By Tom O’Connor
The pride of Arkansas, J.P. Soars is set to release his new collection, Let Go Of The Reins on August 23rd through Whiskey Bayou Records and produced by Tab Benoit. Fans can expect a strong dose of his familiar yet unique blues-rocking style and honest storytelling vibe.
Since making his big initial splash a decade ago with a first place win in the Blues Foundation’s 2009 International Blues Challenge in Memphis plus the Albert King Award for Best Guitarist, Soars has only added to his good reputation with every subsequent release and tour. This collection of originals and a few covers is no exception. Supported by this outstanding crew; Tab Benoit’s deceptively deft drumming and Chris Peet’s always dialed-in bass lines, J.P. has plenty of room to express himself both lyrically and with his own formidable guitar work. The addition of Tillis Verdin’s Hammond B3 on several tracks is icing on the cake; always delicious and never superfluous.
The album launches with a funky groove and a bulletproof riff on “Been Down So Long.” As the lyrics spin a classic tale of bad times that have lasted so long they’ve become the norm, the 5:38 running time means there’s plenty of room for some thoughtful guitar breaks, and a sweet solo turn by Verdin on his B3 on the way out. The band then leans heavy on the rock side with the galloping and crunchy “If You Wanna Get to Heaven.” They then turn the tempo up yet another notch with the kind of scuttle-buttin’ Texas-style blues you would expect from a song titled “Freddie King Thing.”
Title track “Let Go Of The Reins” comes on thick and heavy, from J.P Soars’ low and sludge-y central riff to the central lament that warns, “You don’t get something for nothing and there’s always a price to pay.” As if to prove life isn’t all doom and gloom, Soars follows up that heaviness with plenty of funky groove, some stinging keyboards and furious guitar on the instrumental “Crow’s Nest.” Stand-out track “Lonely Fire” rolls out with spare and precise playing from the whole band that makes this mature and slow-walking ballad sparkle like a quiet gem. Soars and the boys get back to the grime and grit on “Have Mercy On My Soul,” as an especially gravel-voiced protagonist begs for some unlikely and probably undeserved benediction. Soars’ guitar break is especially notable on this one.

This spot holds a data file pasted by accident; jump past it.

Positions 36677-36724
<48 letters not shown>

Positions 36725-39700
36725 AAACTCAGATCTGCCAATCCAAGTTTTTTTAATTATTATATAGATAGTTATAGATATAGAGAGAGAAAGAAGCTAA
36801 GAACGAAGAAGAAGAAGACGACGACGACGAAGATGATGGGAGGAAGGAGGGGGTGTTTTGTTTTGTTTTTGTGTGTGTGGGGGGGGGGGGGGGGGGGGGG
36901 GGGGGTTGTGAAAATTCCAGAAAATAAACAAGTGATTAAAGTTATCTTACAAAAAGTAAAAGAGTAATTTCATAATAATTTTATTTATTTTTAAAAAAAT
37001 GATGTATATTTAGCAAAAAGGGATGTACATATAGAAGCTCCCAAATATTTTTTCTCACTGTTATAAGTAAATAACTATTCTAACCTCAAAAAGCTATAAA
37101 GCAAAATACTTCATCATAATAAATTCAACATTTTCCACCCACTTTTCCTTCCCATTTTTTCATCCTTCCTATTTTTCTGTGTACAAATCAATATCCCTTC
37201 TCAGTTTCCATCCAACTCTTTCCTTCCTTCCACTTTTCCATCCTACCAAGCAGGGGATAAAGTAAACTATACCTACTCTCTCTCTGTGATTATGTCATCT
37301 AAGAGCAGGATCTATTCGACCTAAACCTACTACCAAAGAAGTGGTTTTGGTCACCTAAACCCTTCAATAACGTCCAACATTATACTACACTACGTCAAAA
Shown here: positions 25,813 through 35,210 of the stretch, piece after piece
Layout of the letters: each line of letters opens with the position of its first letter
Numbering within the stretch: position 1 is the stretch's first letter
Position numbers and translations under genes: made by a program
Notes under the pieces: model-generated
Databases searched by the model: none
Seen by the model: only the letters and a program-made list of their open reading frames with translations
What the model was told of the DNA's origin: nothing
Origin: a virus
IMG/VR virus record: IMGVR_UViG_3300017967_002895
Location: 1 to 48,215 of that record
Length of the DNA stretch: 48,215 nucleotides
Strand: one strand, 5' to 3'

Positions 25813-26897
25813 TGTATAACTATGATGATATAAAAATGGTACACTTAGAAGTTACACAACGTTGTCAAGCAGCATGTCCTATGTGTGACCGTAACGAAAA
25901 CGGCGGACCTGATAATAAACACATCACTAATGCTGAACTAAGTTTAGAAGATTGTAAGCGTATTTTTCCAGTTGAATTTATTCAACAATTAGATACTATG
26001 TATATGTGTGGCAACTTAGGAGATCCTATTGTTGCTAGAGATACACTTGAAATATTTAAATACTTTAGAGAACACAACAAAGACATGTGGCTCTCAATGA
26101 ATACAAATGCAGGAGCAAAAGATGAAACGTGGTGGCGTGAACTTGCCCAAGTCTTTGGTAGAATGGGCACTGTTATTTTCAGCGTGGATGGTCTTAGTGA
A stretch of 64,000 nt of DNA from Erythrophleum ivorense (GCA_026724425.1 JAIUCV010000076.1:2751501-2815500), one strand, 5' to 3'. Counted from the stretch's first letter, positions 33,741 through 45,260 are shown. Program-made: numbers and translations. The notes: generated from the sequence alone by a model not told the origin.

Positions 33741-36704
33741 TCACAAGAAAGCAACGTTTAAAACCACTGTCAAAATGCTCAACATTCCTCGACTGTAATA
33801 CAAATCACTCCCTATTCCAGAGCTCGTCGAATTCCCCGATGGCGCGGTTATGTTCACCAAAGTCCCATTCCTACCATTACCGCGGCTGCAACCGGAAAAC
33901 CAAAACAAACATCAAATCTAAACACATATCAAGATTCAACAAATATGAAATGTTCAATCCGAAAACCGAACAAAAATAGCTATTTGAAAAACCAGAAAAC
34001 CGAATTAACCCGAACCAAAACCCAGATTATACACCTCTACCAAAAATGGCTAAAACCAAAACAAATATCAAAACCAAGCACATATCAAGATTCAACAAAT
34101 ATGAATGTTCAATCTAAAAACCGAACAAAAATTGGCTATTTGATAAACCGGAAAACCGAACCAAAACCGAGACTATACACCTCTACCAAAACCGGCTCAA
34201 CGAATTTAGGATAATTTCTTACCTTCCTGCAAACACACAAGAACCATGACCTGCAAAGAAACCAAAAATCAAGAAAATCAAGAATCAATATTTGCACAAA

Moving on, the bouncy “Let It Ride” provides some unexpectedly straight-up and poppin-fresh Country flavor, burnished by a remarkable turn at the pedal steel guitar by Tab Benoit. The band then explores the other side of the musical coin with the spooky and slow noir-blues instrumental “Minor Blues,” a tune that could work as the soundtrack for your next caper. Some sophisticated songwriting then hides in plain sight on “Time To Be Done.” While the band moves along on a deceptively upbeat cajun-flavored groove, Soars tells a break-up tale that might be about a person or a very bad habit; either way, it is honest, close-to-the-bone and sure to resonate.
The album closes with the most traditional track of the bunch. “Old Silver Bridge” is a musical “amen” powered by just an old-school porch-stomp beat and some sweet acoustic picking. In it, J.P. Soars paints a vivid picture of a lazy river and the kind of day that anyone would, and should, be grateful for, much in the same way Blues fans would and should be grateful for this vibrant and heartfelt collection.
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